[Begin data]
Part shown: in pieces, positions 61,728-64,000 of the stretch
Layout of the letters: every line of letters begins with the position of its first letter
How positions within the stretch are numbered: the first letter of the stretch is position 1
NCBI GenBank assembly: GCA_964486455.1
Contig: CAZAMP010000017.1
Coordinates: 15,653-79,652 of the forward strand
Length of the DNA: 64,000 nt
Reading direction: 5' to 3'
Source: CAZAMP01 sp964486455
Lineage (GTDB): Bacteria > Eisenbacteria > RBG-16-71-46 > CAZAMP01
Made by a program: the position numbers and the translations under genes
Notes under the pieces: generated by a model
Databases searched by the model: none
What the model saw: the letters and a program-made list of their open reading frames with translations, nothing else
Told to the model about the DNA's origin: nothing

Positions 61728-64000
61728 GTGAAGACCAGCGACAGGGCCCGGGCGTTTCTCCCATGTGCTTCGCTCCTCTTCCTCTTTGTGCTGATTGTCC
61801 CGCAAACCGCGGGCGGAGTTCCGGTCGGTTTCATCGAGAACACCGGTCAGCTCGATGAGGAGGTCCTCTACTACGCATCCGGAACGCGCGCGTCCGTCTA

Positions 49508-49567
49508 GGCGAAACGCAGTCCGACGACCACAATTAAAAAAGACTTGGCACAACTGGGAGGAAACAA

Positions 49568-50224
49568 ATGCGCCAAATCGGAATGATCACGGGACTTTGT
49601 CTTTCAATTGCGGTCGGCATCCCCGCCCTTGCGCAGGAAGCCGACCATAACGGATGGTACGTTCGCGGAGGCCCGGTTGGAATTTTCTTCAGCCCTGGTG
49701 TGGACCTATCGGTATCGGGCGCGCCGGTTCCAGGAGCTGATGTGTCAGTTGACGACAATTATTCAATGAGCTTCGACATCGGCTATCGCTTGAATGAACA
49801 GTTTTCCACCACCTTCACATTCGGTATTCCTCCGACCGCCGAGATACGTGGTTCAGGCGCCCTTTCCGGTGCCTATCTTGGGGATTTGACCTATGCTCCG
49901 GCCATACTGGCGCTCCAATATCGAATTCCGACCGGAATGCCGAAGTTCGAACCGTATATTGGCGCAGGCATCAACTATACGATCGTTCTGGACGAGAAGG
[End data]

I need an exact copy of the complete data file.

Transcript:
Part shown: in pieces, positions 61,728-64,000 of the stretch
Layout of the letters: every line of letters begins with the position of its first letter
How positions within the stretch are numbered: the first letter of the stretch is position 1
NCBI GenBank assembly: GCA_964486455.1
Contig: CAZAMP010000017.1
Coordinates: 15,653-79,652 of the forward strand
Length of the DNA: 64,000 nt
Reading direction: 5' to 3'
Source: CAZAMP01 sp964486455
Lineage (GTDB): Bacteria > Eisenbacteria > RBG-16-71-46 > CAZAMP01
Made by a program: the position numbers and the translations under genes
Notes under the pieces: generated by a model
Databases searched by the model: none
What the model saw: the letters and a program-made list of their open reading frames with translations, nothing else
Told to the model about the DNA's origin: nothing

Positions 61728-64000
61728 GTGAAGACCAGCGACAGGGCCCGGGCGTTTCTCCCATGTGCTTCGCTCCTCTTCCTCTTTGTGCTGATTGTCC
61801 CGCAAACCGCGGGCGGAGTTCCGGTCGGTTTCATCGAGAACACCGGTCAGCTCGATGAGGAGGTCCTCTACTACGCATCCGGAACGCGCGCGTCCGTCTA

Positions 49508-49567
49508 GGCGAAACGCAGTCCGACGACCACAATTAAAAAAGACTTGGCACAACTGGGAGGAAACAA

Positions 49568-50224
49568 ATGCGCCAAATCGGAATGATCACGGGACTTTGT
49601 CTTTCAATTGCGGTCGGCATCCCCGCCCTTGCGCAGGAAGCCGACCATAACGGATGGTACGTTCGCGGAGGCCCGGTTGGAATTTTCTTCAGCCCTGGTG
49701 TGGACCTATCGGTATCGGGCGCGCCGGTTCCAGGAGCTGATGTGTCAGTTGACGACAATTATTCAATGAGCTTCGACATCGGCTATCGCTTGAATGAACA
49801 GTTTTCCACCACCTTCACATTCGGTATTCCTCCGACCGCCGAGATACGTGGTTCAGGCGCCCTTTCCGGTGCCTATCTTGGGGATTTGACCTATGCTCCG
49901 GCCATACTGGCGCTCCAATATCGAATTCCGACCGGAATGCCGAAGTTCGAACCGTATATTGGCGCAGGCATCAACTATACGATCGTTCTGGACGAGAAGG